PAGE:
10. Selecting a chassis for your system is an often underrated part of the building experience, but if you’re here, chances are you’re looking for more than just a big steel box to house all your shiny new hardware. While a few years ago that would’ve been the plan, these days you have a lot more options, and the chassis you choose for your build can actually help define the components you’re going to use instead of the other way around. Many builders underestimate the importance of a good enclosure; a quality case is something that can last you for a long time, can make building and servicing the machine a lot easier, and can even have an impact on your system’s performance. If a system is deprived of air or prone to dust build up (thus becoming deprived of air), heat can cause your processor or graphics card to throttle. A case with good airflow and smart dust filter application can improve part longevity and potentially increase performance headroom while being easier to maintain. The Carbide 300R is a solid entry level ATX enclosure. When selecting a case, it helps to understand what your goals are. For a standard ATX build, the common wisdom is: price, performance, silence…pick two. If you’re concerned about getting something more affordable, you’ll need to decide whether you want a system that has headroom for overclocking and/or high performance graphics hardware and thus generates more noise as a result of the increased need for cooling capacity, or you can run your CPU at stock or with a mild overclock and use a more mainstream graphics card and run a quieter case. After a certain price point (typically around $150-$160) it becomes reasonable to expect a case to be both quiet and very thermally efficient. To illustrate this point, on the silent side we have the Carbide 330R and the larger, roomier Obsidian 550D. Both cases have solid thermal performance, but you’ll want to choose your components carefully to take advantage of their noise dampening characteristics. Silent cases don’t make loud components quiet, but they can easily muffle the noise from more modest hardware. Meanwhile, if you want to emphasize thermal performance, the Carbide 400R, 500R, and especially the Air 540 will be more your speed. Finally, if you’re willing to spend up, the Obsidian 750D is capable of producing excellent thermal performance with minimal noise. The Obsidian 350D's Micro-ATX form factor is still more than enough for all but the most demanding builds. The other consideration is what form factor you want to work with. If you’re fine with garden variety ATX, my recommendations above apply, but if you’re looking to color a little bit outside the lines, there are other options. Mini-ITX is a form factor that’s increasing in popularity, but it restricts you to only a single expansion slot, ruling out any multi-GPU systems, and it can be harder to build in. Micro-ATX is actually probably acceptable for most users these days; a case like the Corsair Obsidian 350D is large enough to be easy to use and can support dual graphics cards with proper spacing, but is going to be smaller than most cases. If you want a more modestly sized build but aren’t willing to sacrifice functionality, Micro-ATX and the 350D are going to be the way to go. On the flipside, if you’re of the “go big or go home” mentality, something like the 900D has a certain appeal for users who want the biggest, baddest case they can find. The Vengeance C70 has a military-style flair to go with its powerful air cooling performance. Of course, none of this really takes style into account. Part of the fun of building a machine can be picking out an enclosure that reflects your tastes, something that’s distinctive. A Corsair Link lighting kit with a windowed case can add some custom bling to your build, but cases like the Carbide Air 540 and Vengeance C70 stand out in their own ways and might spark your imagination. Even though I’m pitching at freshman grade builds and watercooling is more a varsity level hobby, it can be fun to take a case like the 750D or 900D and really trick it out with a custom cooling loop, and there are good guides available out there if you know where to look. Finally, if you're looking for a silent enclosure, the Obsidian 550D and Carbide 330R both come with sound dampening material on the sides. This material won't make a loud component quiet, but it will make a quiet component virtually inaudible. Alternatively, you can look for a case that comes with a built in fan controller that will give you a broader range of performance; silence when you want it, airflow when you need it. The Graphite 760T can be a little pricey, but it's a sturdy chassis loaded to the gills with features that make assembly and servicing it a breeze, and it looks great to boot. Ultimately, the case tends to be one of two places users will cut corners on their budget (the other being the power supply), but you can actually lose system performance this way if you’re not careful. As with every other component in your build, a good case is an investment. Spending up on a case that includes dust filters will make the computer much easier to maintain; grommets and mounting holes in the motherboard tray allow for better cable management which in turn makes the interior look nicer but also substantially improves airflow. Conveniences like toolless drive sleds and optical drive clamps can not only make the initial assembly much easier, they can make servicing or upgrading the computer later on a breeze. The case is something you’re going to have to listen to, look at, and work with for the life of the computer, so don’t be afraid to stretch your build budget to get the one that’s right for you. It's tempting to want to cut costs on the enclosure and possibly divert that budget elsewhere, but doing so runs the risk of missing out on a lot of the important benefits a good case (especially a good Corsair case) can bring to the table. Suddenly you're dealing with a case that's harder to build in, harder to use, maybe less attractive, more accident or damage prone...any number of long term issues. Every aspect of a new build is an investment, case included, and I've learned through a lot of unpleasant experiences that sometimes it's just better to buy top shelf, buy what you really want from the get go, than go for something that'll "do for the time being" and wind up spending a lot more in the long term.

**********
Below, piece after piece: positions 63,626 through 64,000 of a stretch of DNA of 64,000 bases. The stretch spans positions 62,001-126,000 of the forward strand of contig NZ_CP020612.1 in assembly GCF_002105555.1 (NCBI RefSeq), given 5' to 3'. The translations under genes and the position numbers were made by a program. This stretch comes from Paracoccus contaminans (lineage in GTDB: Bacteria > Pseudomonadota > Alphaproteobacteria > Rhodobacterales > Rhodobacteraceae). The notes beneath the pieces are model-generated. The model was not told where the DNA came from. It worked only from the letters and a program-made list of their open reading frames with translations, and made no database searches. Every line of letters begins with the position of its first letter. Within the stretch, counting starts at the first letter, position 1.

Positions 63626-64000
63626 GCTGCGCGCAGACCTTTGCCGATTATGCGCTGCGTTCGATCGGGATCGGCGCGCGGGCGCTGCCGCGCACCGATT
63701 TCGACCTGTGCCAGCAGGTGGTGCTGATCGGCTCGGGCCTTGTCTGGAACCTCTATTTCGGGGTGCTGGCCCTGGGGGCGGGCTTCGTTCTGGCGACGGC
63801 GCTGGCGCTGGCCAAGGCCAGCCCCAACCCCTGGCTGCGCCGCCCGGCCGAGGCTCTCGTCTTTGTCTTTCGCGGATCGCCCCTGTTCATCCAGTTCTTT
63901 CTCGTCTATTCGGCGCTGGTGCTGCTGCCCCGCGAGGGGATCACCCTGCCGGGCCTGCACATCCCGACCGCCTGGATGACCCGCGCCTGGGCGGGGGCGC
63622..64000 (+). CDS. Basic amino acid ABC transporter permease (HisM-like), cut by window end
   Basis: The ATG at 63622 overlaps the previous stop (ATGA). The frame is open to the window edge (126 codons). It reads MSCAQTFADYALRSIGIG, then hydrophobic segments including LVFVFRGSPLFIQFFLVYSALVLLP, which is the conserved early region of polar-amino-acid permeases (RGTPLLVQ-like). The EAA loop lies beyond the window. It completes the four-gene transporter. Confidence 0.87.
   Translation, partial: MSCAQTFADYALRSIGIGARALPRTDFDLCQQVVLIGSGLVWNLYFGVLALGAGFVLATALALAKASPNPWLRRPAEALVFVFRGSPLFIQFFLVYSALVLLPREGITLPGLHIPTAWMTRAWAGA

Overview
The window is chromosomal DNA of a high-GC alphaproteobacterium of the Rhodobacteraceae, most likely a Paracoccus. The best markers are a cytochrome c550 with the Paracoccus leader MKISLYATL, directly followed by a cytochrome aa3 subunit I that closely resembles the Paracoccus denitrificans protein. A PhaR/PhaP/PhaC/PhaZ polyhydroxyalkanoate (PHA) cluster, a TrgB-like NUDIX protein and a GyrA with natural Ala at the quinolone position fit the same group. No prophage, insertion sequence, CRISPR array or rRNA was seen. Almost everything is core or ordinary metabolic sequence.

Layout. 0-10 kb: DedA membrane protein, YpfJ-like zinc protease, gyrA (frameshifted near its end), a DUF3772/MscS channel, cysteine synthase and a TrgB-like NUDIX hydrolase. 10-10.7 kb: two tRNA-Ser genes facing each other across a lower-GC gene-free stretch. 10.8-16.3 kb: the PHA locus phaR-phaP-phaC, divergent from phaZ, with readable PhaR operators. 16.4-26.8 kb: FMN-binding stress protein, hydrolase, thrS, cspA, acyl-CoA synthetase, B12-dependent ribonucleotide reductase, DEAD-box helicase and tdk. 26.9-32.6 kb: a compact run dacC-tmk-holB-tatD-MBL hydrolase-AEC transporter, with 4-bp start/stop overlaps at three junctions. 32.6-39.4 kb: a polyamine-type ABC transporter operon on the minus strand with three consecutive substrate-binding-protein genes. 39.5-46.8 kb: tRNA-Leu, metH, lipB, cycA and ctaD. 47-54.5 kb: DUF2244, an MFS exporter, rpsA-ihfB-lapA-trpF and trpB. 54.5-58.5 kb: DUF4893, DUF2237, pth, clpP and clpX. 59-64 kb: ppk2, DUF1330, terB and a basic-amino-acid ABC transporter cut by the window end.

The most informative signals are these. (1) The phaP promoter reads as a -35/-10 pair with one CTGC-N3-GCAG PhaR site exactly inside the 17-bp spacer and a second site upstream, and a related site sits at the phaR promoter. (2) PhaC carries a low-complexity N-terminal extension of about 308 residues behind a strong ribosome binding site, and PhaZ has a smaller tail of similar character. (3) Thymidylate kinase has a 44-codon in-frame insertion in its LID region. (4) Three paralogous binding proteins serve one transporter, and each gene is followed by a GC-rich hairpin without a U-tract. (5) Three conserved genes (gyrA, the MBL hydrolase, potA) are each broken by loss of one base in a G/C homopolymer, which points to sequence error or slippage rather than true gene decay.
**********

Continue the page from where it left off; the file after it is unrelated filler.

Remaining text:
11. Building a quality gaming rig doesn't take thousands of dollars if you choose your components carefully. With this in mind I set out to build a gaming rig that could handle any of today's games including Crysis 3 for under $1000. I priced the entire build out on Newegg and came in at $937.92 before tax and shipping. Let's start the build and take a look at the components I chose. I started the build off by installing the Intel Core i5 3275P processor into the Gigabyte GA-Z77X-UD3H motherboard. I chose this processor and not an unlocked K series because I will not be overclocking. It is a quad core 3.1GHz Ivy Bridge processor that will handle anything you throw at it. Next I installed the backplate and standoffs for the Hydro Series H60 CPU cooler. I went with the H60 because I will not be overclocking the processor. If I was going to go with a K series and wanted to overclock I would have used a Hydro Series H80i or a H100i. With the motherboard outside of the case I went ahead and installed our Vengeance 16GB dual channel DDR3 memory Kit (CMZ16GX3M2A1600C10B). I chose that because it allows me to run any current game, and they also match the blue heatsinks on the motherboard. The CX Series Modular CX600M PSU was then installed into the Carbide Series 200R case. I chose this power supply because it is modular which means less clutter and it has plenty of power to run the video card I chose. After installing the I/O shield in the 200R I then installed the motherboard into the case. Then I made all the required power and front panel connections. This included the front panel USB 3.0. With the motherboard installed I could then install the radiator and fan of the H60 to the case and the install the pump head and water block onto the processor. I then plugged the pump and fan into the motherboards fan headers. Next I slid the Neutron Series 128GB SSD into the tooless SSD cage on the 200R, and connected the power and SATA cables. The last component to be installed was the ASUS HD7850 video card. I chose this video card because it has a great bang for buck performance and will be able to handle any of today's games. With the machine built the last thing to do was cable management. The 200R and CX550M included plenty of zip ties to make it look very clean and clutter free. The 200R was very easy to build in and the entire build took me less than 2 hours. This means I have more time for gaming! As a bonus with the video card I received a free copy of Bioshock Infinite and Tomb Raider. Although I am really anxious to see how this thing handles Crysis 3!!